Hospital Trust Plans to Secure Future Financial Stability and Quality Patient Services
24 June 2005
Draft Financial Recovery Plans, designed to secure future financial stability and quality patient services in the west Suffolk Health system will be presented to the West Suffolk Hospital Trust Board for approval on 29 June 2005.
The Plans, which have been developed in partnership with Suffolk West PCT, will also go before the PCT Board on the same day.
Chief Executive Chris Bown said: "This is going to be a very difficult year for staff but it is important that we meet the challenges head on. We are facing a period of significant transformation for the West Suffolk Hospital, which we will have to go through to achieve financial stability. Only then will we be able to plan and develop with certainty, quality healthcare services for the people of west Suffolk.
"We have a statutory duty to balance our books and last year the Trust overspent by £7.4 million. We have to return to financial balance as a matter of urgency and we will only do this by making some difficult decisions.
"The Financial Recovery Plans for the health system includes radical action which will accelerate the pace of change and introduce new ways of working that will deliver cost-effective health services from the most appropriate setting.
"The situation we are facing is not unique to west Suffolk and it has prompted reviews of the future shape and role of District General Hospitals in many parts of the country. Hospitals like the West Suffolk are likely to look very different in the next five years as the NHS embraces new technology, changing clinical practice and European Legislation that will see GPs, hospital and community care working more closely together to deliver services closer to home."
Ahead of the Financial Recovery Plan receiving Board approval the Trust has implemented a vacancy freeze across the organisation and restricted the use of bank, agency and locum staff, which cost the Trust over £4 million a year. The main recommendations proposed in the Financial Recovery Plan include:
A reduction of 55 beds across medicine and surgery
This will be achieved by increasing the number of procedures carried out as day cases and by reducing the time patients spend in hospital.
There is clear evidence to show that patients who have day surgery have an overall better experience, improved clinical outcomes and less risk of hospital acquired infections. The Trust will improve its day case rates using the three theatres in the new Eye Treatment Centre and Day Surgery Unit. This in turn will reduce waiting times and the number of beds required in the hospital.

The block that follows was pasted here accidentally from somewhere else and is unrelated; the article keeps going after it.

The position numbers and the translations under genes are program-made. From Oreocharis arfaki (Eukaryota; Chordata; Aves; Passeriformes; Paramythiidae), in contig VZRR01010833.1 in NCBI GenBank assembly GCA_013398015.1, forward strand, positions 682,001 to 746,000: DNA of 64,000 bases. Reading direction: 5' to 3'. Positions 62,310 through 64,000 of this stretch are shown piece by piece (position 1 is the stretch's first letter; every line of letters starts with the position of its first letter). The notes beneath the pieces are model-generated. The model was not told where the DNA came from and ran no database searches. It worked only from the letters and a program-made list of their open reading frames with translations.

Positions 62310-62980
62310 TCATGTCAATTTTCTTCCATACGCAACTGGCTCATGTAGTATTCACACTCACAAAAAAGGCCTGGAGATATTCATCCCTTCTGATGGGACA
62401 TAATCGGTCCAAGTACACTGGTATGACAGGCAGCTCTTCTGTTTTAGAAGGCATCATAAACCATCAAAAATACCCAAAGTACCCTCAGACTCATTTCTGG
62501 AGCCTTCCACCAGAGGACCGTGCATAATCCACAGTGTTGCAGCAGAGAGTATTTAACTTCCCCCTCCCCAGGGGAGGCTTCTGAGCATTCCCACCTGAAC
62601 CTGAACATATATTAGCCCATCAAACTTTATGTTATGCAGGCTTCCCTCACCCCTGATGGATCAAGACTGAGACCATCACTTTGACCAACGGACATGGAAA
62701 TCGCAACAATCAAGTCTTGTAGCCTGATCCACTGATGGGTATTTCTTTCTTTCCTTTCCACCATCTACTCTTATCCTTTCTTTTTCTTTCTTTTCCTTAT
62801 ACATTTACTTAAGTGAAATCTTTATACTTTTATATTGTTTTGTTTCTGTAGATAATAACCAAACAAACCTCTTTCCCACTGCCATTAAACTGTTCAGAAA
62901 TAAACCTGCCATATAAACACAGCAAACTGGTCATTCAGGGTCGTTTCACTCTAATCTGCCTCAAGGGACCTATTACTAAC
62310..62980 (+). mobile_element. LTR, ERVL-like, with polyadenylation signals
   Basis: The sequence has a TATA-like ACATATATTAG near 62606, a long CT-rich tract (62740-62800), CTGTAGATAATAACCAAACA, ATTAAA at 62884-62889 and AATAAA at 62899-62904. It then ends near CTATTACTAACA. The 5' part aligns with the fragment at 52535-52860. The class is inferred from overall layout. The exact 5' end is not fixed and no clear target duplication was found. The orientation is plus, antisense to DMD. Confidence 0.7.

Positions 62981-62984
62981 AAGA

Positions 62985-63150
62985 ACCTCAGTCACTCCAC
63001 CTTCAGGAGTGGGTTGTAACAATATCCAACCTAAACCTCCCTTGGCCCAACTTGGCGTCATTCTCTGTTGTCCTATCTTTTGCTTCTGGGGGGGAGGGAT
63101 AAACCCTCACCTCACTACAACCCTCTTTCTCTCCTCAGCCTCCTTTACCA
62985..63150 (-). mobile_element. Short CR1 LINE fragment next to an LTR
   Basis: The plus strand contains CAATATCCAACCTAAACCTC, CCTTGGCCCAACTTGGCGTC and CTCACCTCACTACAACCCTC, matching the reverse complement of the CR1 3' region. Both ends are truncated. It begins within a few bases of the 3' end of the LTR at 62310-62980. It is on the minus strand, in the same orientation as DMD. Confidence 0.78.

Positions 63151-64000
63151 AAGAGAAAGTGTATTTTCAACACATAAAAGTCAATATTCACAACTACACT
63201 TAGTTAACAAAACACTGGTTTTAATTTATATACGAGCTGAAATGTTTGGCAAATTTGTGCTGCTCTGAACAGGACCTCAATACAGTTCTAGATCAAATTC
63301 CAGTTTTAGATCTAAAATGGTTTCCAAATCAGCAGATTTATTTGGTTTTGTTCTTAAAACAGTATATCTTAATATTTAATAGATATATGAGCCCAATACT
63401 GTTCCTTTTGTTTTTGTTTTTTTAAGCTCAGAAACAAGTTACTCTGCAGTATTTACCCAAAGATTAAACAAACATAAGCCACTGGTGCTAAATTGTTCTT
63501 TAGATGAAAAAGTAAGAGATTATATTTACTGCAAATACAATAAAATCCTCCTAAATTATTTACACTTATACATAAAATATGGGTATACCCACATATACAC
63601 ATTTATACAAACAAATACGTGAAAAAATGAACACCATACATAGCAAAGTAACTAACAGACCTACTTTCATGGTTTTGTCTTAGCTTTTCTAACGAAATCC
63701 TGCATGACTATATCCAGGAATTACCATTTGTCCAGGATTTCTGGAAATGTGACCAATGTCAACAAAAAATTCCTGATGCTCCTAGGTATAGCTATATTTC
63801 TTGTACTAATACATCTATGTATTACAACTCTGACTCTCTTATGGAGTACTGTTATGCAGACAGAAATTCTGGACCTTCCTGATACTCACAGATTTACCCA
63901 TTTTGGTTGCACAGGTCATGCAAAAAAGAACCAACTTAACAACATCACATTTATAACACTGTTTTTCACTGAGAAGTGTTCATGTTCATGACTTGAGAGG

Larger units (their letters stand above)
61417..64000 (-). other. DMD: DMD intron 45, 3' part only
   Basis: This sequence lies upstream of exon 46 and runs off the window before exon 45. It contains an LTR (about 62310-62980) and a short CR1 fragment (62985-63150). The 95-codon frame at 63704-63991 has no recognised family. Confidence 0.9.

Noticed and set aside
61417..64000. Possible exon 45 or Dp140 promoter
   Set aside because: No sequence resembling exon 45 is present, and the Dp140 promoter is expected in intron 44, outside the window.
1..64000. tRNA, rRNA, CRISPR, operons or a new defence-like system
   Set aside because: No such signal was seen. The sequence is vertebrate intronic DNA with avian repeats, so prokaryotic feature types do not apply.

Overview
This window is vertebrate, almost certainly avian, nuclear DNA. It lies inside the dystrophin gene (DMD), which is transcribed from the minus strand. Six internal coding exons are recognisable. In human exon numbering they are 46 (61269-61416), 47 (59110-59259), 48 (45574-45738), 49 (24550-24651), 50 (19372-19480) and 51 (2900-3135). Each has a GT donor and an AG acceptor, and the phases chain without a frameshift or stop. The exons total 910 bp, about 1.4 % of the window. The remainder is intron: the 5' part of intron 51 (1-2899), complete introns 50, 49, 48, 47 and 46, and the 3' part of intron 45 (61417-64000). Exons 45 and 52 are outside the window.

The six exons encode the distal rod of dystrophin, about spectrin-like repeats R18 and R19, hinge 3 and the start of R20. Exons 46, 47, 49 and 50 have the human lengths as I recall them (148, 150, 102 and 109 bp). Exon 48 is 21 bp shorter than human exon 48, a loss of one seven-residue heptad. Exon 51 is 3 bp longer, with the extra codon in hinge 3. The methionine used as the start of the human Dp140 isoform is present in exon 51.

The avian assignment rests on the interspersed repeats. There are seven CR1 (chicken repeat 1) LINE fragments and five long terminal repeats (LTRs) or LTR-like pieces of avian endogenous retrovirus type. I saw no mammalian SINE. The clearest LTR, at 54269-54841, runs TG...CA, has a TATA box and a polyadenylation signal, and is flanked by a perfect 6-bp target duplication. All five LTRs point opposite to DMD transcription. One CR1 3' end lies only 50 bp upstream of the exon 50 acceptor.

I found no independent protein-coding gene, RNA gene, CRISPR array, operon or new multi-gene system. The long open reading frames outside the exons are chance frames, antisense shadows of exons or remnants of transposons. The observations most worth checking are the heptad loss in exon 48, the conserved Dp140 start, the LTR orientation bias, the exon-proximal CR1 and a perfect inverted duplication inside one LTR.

Working in partnership with the PCT the Trust is improving the discharge process across the hospital resulting in shorter lengths of stay and more efficient use of beds. A great deal of work is going into managing variations in patient discharge which is already reaping benefits in A&E where the Trust is consistently meeting the A&E target. Since the end of March more than 98% of patients attending the department, have been admitted, discharged or transferred within 4 hours of arrival.
Phased closure of two theatres
More efficient use of theatres and an increase in day surgery will allow the Trust to meet the December 2005 inpatient target, which is to have no patient waiting longer than 6 months for treatment. Once this has been achieved the Trust plans a phased closure of two of the nine main theatres, whilst maintaining the shorter waiting time. This supports the Trust’s plans to upgrade the airflow system in all the theatres to meet Health and Safety standards. This rolling programme of work will take two theatres out of commission at a time.
Consolidation of peripheral outpatient clinics onto the West Suffolk Hospital site
A number of outpatient clinics, currently held at Thetford Cottage, Newmarket and Walnuttree and St Leonard¹s Hospitals in Sudbury will be relocated to the West Suffolk Hospital.
Cash Releasing Efficiency Schemes (CRES) Programme
Staff in the Trust have already identified a wide range of CRESs, that will deliver savings in excess of £3 million. These measures are wide ranging from controls on stationary through to reductions in planned maintenance.
The Recovery Plan also includes the disposal of surplus estate and a review of what the Trust spends on corporate insurances.
Reduction in workforce
The Trust’s salary bill accounts for over 62% of the organisation's expenditure, which means that when large savings have to be made a reduction in the Trust¹s workforce is inevitable.
Initial estimates suggest that a reduction in workforce in excess of 220 posts, NOT STAFF, will be required to make the necessary savings. Action already taken by the Trust around the management of vacancies, restrictions on the use of bank and agency staff and overtime will account for a significant number of these posts.
Directorates across the Trust are looking in detail at current services, new ways of working and identifying the staff and skills required to achieve the key patient targets.
The Trust will be exhausting all redeployment opportunities, the possibility of retraining and where economically appropriate, voluntary redundancy, to ensure that the number of compulsory redundancies are kept to an absolute minimum.
Project Plans are being written for every scheme included in the Recovery Plans with details of the proposed savings and how these will be achieved. The project plans will be compiled so they can be used as consultation documents to be shared with staff affected by the change and their Trade Unions.
For more information: see the Hospital's Team Briefing - June 2005
|West Suffolk Hospitals NHS Trust|